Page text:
Jersey companies were UK tax resident, according to Court of Appeal
By Ewan Pettman
01 June, 2021
The UK Court of Appeal has ruled that subsidiaries incorporated in Jersey by the UK parent company, Development Securities plc, were resident in the UK for tax purposes, which has significant ramifications for how subsidiaries should be considered from a tax planning perspective in relation to how international corporate structures are managed.
Development Securities implemented a structure intended to use latent losses on the acquisition of subsidiaries and properties to offset other gains in the group. Options to buy subsidiaries and properties were exercised at a price exceeding their market value, and were then transferred to other Development Securities Group companies at a loss.
The big question was the tax residency of the subsidiaries in Jersey. HMRC argued that the major decisions at director level were made in the UK and not by the boards of directors of the companies in Jersey, which, according to HMRC, merely reviewed the decisions in light of Jersey law.
Legally, the two questions surrounding such cases are who makes management decisions and where that happens.
In June 2019 the UK Upper Tribunal ruled that the Jersey subsidiaries were resident in Jersey because the companies were managed in Jersey. The board meetings had a Jersey resident majority, and the board meetings at which decisions were finalized took place in Jersey.
This overturned the previous ruling, by the First Tier Tribunal (FTT) in August 2017, which concluded that central control of the Jersey subsidiaries was ultimately down to the UK parent company. The purchase of assets at prices above their market value was not in the interests of the Jersey companies, so under Jersey law these decisions had to be approved by the UK company and were therefore the UK company's responsibility.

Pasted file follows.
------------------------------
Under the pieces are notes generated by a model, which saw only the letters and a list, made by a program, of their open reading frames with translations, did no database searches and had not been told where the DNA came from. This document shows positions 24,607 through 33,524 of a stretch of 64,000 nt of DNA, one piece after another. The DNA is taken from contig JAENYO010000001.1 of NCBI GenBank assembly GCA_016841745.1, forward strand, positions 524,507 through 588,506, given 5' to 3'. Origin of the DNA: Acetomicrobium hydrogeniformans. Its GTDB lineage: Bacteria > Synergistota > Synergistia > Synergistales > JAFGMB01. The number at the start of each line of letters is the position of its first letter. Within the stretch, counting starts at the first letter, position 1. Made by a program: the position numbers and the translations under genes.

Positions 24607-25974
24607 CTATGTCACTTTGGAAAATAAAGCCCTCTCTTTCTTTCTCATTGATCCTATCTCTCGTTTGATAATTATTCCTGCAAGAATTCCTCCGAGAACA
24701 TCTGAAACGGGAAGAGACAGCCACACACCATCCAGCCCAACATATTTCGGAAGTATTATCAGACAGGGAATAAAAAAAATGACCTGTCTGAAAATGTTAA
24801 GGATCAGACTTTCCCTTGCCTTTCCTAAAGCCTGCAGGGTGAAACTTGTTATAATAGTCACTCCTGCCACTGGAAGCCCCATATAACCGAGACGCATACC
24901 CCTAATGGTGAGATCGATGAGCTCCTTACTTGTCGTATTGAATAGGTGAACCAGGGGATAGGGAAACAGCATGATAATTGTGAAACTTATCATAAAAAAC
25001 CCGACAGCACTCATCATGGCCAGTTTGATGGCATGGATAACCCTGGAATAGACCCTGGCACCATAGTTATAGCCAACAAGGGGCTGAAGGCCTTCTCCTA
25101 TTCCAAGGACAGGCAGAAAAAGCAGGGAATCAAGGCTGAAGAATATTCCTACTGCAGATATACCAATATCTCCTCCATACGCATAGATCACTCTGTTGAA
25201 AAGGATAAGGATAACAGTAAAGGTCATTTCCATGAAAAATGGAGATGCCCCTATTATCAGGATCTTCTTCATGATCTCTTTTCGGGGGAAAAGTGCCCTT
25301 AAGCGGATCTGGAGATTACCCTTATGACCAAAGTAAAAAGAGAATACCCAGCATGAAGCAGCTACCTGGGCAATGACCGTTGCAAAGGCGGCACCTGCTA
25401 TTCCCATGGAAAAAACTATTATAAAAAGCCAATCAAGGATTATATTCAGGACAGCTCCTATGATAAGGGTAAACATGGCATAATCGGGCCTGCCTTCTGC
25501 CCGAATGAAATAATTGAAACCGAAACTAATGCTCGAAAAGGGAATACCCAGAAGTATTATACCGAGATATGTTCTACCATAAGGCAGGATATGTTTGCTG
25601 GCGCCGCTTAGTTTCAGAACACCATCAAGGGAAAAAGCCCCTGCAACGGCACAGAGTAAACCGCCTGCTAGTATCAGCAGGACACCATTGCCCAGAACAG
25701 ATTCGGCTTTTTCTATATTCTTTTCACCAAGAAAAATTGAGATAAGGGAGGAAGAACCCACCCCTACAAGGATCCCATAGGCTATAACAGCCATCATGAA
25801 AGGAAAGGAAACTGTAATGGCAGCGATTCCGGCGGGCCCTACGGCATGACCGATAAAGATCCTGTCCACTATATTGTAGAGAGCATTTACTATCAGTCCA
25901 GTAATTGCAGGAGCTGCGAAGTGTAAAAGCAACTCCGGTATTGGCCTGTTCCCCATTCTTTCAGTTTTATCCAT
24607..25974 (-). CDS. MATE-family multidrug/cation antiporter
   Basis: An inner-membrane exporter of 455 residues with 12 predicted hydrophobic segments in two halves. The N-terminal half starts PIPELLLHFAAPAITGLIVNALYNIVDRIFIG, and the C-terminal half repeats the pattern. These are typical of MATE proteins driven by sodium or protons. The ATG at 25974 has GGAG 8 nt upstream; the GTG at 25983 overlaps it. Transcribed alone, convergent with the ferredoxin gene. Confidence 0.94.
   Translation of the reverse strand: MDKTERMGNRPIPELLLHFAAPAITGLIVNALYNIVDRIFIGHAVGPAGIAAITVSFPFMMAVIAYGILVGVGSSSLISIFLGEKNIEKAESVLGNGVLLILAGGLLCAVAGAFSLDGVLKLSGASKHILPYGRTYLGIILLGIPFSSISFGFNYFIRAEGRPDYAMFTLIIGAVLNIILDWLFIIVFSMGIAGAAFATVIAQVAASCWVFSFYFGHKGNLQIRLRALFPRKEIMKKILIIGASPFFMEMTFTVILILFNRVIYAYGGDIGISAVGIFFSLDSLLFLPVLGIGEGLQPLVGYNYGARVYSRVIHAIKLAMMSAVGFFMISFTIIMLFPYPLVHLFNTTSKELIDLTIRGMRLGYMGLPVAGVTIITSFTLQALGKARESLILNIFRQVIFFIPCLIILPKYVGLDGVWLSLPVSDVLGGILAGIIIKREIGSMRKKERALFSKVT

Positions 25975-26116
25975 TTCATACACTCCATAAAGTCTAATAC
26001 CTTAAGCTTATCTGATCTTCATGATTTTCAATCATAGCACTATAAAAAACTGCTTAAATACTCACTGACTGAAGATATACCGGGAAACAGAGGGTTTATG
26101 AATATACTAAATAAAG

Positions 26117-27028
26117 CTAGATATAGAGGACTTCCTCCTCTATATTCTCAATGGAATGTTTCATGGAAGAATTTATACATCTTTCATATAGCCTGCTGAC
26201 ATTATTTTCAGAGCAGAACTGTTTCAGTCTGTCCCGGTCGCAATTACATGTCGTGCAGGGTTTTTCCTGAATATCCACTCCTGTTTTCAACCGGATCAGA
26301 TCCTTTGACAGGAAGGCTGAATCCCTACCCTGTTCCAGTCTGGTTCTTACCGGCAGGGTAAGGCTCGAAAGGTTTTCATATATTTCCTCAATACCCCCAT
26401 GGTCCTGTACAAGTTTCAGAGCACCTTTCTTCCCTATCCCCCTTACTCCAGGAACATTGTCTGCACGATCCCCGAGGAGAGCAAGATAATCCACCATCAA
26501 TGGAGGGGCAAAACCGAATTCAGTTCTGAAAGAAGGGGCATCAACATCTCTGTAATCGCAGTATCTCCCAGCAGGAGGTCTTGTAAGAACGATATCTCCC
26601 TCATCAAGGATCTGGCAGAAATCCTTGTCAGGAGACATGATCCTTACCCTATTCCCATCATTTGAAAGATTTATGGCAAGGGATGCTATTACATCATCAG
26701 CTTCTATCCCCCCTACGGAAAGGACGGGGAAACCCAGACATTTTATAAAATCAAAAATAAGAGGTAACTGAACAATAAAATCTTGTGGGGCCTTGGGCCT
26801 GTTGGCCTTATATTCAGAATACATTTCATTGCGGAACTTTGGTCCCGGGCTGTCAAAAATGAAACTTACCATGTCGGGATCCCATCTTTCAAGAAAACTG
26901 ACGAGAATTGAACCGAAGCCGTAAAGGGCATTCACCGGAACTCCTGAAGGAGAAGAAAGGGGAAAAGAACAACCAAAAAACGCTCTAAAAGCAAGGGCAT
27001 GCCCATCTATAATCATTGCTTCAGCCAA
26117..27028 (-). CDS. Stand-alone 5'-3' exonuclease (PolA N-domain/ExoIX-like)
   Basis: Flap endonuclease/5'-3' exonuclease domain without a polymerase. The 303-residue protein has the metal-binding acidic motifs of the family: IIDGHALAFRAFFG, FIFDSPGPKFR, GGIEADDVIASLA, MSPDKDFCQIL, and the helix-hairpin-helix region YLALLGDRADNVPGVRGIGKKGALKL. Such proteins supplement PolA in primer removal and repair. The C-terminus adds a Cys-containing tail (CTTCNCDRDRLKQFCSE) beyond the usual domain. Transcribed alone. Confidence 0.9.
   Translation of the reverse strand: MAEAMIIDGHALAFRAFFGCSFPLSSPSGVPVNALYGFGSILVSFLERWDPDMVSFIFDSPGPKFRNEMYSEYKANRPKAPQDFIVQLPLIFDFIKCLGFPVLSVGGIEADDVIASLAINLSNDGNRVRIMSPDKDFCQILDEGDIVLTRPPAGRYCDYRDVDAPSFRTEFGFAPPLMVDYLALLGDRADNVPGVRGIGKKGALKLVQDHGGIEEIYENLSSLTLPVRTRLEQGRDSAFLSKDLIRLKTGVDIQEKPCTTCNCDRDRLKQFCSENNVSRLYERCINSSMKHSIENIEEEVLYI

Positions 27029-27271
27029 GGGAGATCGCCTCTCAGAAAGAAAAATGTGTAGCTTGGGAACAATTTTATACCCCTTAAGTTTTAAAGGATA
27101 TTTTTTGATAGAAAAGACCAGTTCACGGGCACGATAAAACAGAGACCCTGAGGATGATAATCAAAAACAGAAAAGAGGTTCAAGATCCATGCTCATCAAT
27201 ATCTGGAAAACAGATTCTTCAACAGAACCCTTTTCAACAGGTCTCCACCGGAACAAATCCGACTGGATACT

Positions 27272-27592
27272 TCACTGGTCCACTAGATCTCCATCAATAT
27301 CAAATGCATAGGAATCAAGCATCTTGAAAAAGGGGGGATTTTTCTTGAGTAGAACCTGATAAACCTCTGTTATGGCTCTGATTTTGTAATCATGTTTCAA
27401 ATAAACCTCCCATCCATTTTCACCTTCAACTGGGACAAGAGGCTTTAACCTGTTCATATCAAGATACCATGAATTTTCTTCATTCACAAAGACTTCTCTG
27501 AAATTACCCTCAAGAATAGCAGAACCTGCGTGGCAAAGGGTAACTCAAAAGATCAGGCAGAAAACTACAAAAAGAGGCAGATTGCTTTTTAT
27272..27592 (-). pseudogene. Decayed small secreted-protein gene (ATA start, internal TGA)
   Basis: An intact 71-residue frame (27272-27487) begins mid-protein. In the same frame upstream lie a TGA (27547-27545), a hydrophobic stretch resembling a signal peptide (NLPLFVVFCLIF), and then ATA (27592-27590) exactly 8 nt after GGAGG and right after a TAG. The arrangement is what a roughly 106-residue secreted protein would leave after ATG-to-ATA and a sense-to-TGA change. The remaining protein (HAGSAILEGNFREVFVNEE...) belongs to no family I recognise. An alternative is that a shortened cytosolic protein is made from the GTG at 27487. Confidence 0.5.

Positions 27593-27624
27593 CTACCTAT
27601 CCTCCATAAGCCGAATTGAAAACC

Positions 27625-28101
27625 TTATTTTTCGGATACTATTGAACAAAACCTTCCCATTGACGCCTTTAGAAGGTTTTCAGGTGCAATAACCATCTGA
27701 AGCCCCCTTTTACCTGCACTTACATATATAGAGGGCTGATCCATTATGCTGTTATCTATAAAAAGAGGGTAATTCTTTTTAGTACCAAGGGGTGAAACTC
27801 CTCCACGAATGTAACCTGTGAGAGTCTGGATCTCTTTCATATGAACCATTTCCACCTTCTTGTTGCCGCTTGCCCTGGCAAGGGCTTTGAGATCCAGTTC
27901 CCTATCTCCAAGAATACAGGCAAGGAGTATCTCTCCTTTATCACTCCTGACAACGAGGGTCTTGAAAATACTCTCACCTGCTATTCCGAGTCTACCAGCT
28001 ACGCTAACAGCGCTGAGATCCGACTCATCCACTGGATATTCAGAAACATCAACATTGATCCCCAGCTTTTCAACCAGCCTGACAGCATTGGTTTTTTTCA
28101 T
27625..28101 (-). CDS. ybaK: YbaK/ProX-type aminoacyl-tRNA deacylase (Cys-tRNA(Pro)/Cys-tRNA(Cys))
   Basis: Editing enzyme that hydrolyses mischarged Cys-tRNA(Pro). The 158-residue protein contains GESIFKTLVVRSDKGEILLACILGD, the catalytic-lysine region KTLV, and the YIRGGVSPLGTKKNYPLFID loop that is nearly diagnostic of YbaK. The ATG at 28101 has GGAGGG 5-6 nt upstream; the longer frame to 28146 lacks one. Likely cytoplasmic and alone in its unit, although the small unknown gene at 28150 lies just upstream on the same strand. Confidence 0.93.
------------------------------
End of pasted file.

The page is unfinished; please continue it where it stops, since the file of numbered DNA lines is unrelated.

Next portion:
In December 2020, the Court of Appeal agreed with the FTT's initial ruling. The crux of the matter was the role played by the Jersey directors in the decision-making process, which was to consider the transactions in terms of their lawfulness and not their merit, leading the Court of Appeal to conclude that the decisions were made by Development Securities in the UK.
Why is this important?
The decision may yet be appealed to the Supreme Court, but as things stand this is, in the words of Lord Justice Nugee of the Court of Appeal, "a significant departure from previous case law". The FTT's ruling of 2017 was the first time a local board of directors had been judged not to have exercised central control despite having met and reviewed all aspects of the decisions in question.
The last time the Court of Appeal considered the question of company residency was in the 2006 case of Wood v. Holden, which established the principle that the influencing of directors' decisions by a parent company in the UK is insufficient to conclude that the UK parent company is in control of a non-UK subsidiary. Hence, there is a distinction between influence and control.
The Development Securities case shows that this distinction is not always clear. Superficially, the Jersey companies appeared to be acting under their own control, but the matter of whose interests were best served by the transactions brought this into question, and the question was answered by a thorough examination of the actual decision-making processes involved.
This makes the overall pattern of management and control of foreign subsidiaries a much more important consideration, for UK businesses, when establishing international structures that may bring advantages from a tax planning perspective, alongside other benefits such as facilitating trade. Essentially, these structures must function within the spirit as well as the letter of the law.
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